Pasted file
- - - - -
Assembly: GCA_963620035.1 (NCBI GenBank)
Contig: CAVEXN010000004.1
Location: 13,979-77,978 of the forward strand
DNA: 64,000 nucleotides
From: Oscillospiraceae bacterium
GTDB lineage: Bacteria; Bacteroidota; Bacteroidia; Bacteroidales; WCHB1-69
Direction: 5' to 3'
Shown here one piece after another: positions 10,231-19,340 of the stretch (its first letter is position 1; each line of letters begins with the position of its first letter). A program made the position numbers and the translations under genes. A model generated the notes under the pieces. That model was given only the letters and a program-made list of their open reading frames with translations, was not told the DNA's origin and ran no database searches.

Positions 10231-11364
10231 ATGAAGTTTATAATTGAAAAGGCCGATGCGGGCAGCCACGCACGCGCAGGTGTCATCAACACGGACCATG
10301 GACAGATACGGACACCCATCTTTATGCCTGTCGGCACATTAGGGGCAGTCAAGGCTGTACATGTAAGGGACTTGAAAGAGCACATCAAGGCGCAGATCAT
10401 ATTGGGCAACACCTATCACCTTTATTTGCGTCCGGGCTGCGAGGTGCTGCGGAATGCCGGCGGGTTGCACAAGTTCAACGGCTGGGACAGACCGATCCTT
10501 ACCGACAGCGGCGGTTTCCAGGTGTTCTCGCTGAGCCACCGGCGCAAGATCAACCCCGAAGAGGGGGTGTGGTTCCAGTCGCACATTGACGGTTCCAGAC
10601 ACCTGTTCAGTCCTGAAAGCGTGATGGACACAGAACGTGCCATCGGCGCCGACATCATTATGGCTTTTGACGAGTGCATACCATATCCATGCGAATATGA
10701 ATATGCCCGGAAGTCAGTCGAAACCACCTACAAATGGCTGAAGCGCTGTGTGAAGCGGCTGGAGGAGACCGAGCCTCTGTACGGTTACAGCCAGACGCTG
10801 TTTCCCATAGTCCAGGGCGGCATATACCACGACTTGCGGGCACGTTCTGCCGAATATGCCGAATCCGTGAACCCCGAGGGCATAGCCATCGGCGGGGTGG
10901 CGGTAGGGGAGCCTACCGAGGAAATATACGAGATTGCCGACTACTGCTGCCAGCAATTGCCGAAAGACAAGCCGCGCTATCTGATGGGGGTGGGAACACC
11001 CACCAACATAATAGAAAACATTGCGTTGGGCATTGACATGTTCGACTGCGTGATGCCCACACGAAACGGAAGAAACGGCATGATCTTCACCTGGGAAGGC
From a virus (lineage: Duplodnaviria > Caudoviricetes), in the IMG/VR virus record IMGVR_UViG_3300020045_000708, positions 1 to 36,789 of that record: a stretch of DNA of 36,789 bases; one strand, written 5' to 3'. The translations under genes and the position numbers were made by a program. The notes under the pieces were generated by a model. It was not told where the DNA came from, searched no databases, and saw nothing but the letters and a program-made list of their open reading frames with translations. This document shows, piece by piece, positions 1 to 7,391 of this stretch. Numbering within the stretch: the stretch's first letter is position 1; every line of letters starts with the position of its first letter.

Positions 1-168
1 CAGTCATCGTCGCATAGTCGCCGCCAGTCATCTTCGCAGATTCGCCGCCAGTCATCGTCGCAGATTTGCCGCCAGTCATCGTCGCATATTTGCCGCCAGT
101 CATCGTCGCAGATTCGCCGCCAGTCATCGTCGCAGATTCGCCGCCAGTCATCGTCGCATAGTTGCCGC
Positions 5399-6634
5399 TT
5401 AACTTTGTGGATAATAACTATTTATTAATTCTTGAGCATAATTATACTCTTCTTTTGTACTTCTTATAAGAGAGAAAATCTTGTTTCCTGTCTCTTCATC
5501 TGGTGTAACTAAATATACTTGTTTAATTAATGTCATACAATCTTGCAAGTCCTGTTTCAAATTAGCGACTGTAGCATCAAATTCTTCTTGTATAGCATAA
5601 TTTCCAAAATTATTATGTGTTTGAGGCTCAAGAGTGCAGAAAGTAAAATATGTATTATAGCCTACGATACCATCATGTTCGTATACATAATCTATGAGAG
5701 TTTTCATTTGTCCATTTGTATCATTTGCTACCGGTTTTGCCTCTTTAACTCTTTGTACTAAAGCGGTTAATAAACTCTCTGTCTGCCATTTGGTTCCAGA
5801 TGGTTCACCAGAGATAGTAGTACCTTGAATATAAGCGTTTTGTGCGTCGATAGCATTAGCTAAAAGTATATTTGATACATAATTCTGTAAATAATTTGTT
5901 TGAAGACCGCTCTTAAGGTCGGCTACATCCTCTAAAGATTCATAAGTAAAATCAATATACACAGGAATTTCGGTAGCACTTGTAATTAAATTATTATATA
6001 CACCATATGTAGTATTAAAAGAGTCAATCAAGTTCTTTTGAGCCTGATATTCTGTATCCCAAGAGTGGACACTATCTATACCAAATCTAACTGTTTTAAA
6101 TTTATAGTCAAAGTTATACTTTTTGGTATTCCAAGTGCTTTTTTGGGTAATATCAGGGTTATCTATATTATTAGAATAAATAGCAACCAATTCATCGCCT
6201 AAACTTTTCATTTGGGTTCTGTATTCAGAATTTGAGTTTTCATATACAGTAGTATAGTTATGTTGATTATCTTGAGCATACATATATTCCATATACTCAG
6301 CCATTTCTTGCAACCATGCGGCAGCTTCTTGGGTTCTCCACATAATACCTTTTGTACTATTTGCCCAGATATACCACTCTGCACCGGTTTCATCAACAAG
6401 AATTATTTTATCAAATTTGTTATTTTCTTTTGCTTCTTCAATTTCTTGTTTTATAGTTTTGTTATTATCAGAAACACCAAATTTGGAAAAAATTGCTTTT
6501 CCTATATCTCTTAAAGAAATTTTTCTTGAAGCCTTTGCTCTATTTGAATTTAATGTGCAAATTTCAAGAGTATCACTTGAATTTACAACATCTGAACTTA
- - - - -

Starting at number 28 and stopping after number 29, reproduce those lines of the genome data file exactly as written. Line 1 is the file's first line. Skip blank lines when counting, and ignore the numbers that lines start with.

5701 TTTTCATTTGTCCATTTGTATCATTTGCTACCGGTTTTGCCTCTTTAACTCTTTGTACTAAAGCGGTTAATAAACTCTCTGTCTGCCATTTGGTTCCAGA
5801 TGGTTCACCAGAGATAGTAGTACCTTGAATATAAGCGTTTTGTGCGTCGATAGCATTAGCTAAAAGTATATTTGATACATAATTCTGTAAATAATTTGTT